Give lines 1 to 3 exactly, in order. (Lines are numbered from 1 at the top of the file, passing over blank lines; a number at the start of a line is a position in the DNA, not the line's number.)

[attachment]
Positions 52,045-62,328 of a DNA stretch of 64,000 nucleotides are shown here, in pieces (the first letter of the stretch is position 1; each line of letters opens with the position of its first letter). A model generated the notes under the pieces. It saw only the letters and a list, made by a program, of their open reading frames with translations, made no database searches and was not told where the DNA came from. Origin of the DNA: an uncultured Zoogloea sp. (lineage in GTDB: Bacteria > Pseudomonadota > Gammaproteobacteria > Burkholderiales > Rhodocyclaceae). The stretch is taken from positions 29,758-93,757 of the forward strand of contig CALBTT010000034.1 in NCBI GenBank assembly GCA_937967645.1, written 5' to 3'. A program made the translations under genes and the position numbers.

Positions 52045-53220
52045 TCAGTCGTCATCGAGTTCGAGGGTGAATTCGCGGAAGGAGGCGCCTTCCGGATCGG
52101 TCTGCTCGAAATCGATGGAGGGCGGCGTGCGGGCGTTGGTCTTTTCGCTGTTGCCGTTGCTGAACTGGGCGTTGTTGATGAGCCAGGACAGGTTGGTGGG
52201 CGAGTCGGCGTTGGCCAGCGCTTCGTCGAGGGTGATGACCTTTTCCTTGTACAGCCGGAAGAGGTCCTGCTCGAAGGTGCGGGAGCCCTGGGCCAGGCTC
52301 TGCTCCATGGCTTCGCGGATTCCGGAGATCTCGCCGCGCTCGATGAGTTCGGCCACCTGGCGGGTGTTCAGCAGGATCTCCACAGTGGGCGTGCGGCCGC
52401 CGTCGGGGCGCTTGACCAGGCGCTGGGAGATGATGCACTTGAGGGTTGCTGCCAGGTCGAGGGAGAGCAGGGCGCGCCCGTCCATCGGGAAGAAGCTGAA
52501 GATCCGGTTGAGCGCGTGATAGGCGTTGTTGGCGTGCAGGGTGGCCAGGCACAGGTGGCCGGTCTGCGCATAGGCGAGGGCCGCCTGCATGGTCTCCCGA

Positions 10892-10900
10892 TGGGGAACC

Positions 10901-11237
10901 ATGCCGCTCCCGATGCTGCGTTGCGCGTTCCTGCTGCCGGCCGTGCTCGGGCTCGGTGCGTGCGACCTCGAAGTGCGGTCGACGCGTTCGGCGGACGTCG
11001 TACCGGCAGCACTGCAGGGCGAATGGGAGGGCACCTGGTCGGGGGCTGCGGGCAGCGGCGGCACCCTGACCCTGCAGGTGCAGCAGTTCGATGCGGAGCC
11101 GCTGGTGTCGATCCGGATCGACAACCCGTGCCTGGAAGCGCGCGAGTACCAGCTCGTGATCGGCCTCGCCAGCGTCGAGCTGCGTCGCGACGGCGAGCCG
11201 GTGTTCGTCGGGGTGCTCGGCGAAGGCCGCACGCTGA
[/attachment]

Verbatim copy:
Positions 52,045-62,328 of a DNA stretch of 64,000 nucleotides are shown here, in pieces (the first letter of the stretch is position 1; each line of letters opens with the position of its first letter). A model generated the notes under the pieces. It saw only the letters and a list, made by a program, of their open reading frames with translations, made no database searches and was not told where the DNA came from. Origin of the DNA: an uncultured Zoogloea sp. (lineage in GTDB: Bacteria > Pseudomonadota > Gammaproteobacteria > Burkholderiales > Rhodocyclaceae). The stretch is taken from positions 29,758-93,757 of the forward strand of contig CALBTT010000034.1 in NCBI GenBank assembly GCA_937967645.1, written 5' to 3'. A program made the translations under genes and the position numbers.

Positions 52045-53220
52045 TCAGTCGTCATCGAGTTCGAGGGTGAATTCGCGGAAGGAGGCGCCTTCCGGATCGG